Blue Monday indeed! I awoke this morning only to discover Ken Clarke’s face on the front page of the BBC News website. The occasion for this is, it seems, David Cameron’s striking decision to mark yet another government bail-out of the banking system — plus the inauguration of the new, glamorous, wildly popular 47-year old US president — by begging a tired, serially unsuccessful and far from popular 68-year old parliamentary colleague to accept the role of business secretary within the Conservative shadow cabinet.
The enormity of this mistake has very little to do with Clarke’s well-rehearsed Europhile enthusiasms. For one thing, Clarke’s no more out of step with mainstream party sentiment on this than he is on plenty of other issues. At the same time, the leadership itself is now so oblivious of mainstream party sentiment, where it isn’t simply aware of it and hence contemptuous of it, that Clarke’s weirder eccentricities (dreaming of a coalition with the LibDems, for instance) hardly register. Meanwhile, ‘shut up and support the leadership, otherwise it’s your fault if we lose the election’, is the not-very-subtle message promulgated by ConHome, Iain Dale & Co. Which is a handy excuse to keep in waiting, by the way, just in case one might be needing it for, oh, something in the not too distant future.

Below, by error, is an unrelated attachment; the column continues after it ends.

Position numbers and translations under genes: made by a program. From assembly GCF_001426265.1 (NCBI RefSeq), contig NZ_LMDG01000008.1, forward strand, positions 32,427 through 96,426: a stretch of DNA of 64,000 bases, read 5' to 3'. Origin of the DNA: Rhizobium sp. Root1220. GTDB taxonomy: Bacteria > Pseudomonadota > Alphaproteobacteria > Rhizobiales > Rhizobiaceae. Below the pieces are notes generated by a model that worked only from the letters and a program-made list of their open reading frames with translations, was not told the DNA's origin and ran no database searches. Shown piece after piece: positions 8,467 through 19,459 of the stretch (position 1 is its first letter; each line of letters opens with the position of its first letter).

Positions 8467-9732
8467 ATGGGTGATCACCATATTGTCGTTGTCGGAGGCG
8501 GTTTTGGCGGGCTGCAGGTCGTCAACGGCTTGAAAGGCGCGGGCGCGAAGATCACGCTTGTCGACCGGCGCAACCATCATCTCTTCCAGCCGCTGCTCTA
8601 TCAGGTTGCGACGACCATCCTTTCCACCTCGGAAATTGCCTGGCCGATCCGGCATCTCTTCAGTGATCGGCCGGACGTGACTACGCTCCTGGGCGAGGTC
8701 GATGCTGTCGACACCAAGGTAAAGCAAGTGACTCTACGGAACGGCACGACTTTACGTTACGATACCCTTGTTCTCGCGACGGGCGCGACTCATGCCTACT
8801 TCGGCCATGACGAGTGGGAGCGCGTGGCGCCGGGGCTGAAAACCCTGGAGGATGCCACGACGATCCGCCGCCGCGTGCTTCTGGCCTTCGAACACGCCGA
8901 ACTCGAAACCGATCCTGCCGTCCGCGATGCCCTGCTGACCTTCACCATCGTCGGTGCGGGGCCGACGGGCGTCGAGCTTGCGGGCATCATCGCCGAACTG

No, the mistake lies elsewhere. For one thing, Clarke’s track-record in office was hardly stellar. Talk to any teachers, doctors or nurses, policemen or indeed civil servants who came into contact with him during his time in government — the result is almost invariably a tale of disorganisation, slackness regarding detail, arrogance larded through with strands of deep incompetence. As chancellor, he benefited directly from a relatively benign economic climate and Britain’s sudden unanticipated freedom from the shackles of the ERM — as indeed did Gordon Brown in his earlier years.
Of course Clarke has his positive side, too — he can, by all accounts, prove an agreeable companion. He’s also, like his former colleague Michael Portillo, a likeable media performer, as long as he avoids political topics, except perhaps at their most harmlessly historical. But to suggest that he is in any way a brilliant politician is to make the easy error of confusing experience with worthwhile achievement. Or do we really want to suggest to the electorate that the dog days of the Major government were a sort of earthly paradise — one which might, perhaps, be glimpsed again were Mr Cameron somehow to become prime minister? It takes some doing to make Gordon Brown sound relatively appealing, but that doesn’t mean it’s impossible.